Tonally, the film's a bit like watching "The World Is Not Enough" whilst someone occasionally kicks you in the head (or plays Flicksies with your testicles). The imported grittiness feels jarring, and the humour (obviously from the flamboyant purple quills of Neil Purvis and Robert Wade) doesn't sit well with the lunk they've asked Craig to be. Then there's the much-vaunted contribution of Paul Haggis, a man whose origins creating kindly-mountie cop-fluff "Due South" I will bring up every time I speak of him. I loathed "Crash", and all the cloying dialogue late in the game about how Bond has "no armour… you've stripped it from me" is textbook Haggis. Craig even speaks Haggis's dialogue with the same enormous significance as they did in "Crash" - like there's a lump of coal in his mouth, and if he gently spits it out, Tiny Tim will be warm this Christmas.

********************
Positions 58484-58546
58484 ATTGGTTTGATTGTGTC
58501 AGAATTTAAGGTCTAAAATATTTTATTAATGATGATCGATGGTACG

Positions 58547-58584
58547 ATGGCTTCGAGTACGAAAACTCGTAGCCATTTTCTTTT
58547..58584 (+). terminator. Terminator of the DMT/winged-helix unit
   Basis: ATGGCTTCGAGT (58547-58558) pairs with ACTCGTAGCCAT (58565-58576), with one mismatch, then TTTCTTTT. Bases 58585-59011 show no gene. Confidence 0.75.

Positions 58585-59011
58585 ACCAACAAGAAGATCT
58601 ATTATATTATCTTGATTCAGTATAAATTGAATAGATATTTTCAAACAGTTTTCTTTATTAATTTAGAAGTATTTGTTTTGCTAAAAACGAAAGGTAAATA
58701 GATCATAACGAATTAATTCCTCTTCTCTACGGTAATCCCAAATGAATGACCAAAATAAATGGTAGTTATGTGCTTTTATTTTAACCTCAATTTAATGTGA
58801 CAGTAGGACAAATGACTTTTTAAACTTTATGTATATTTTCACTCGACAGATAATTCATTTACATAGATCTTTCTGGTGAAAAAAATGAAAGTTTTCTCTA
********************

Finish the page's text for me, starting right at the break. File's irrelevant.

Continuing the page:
It should also be mentioned that this film is really damned long. It's two hours and twenty-four minutes. Like I said, other than the parkour chase, the opening hour is all faff, and it's only once Eva Green plonks herself unceremoniously into the seat opposite Bond on the train to Montenegro that the film hunkers down and focuses. The love story doesn't work because it is fluffy and vague - Bond has been established as a cold-hearted rogue who clearly just wants to jump Green's bones, and we're supposed to believe that, after the Flicksies, Bond genuinely is in love. It's nonsense, and again jars with the smart-arse toughnut they've spent the previous two hours setting up. And then they go all Tracy in "On Her Majesty's Secret Service" with the end of the film, which hopefully sets up Bond 22's excoriating examination of Bond's misogyny… it was all Eva Green's fault! Damned women! Can't trust them as far as you can throw them down a lift-shaft!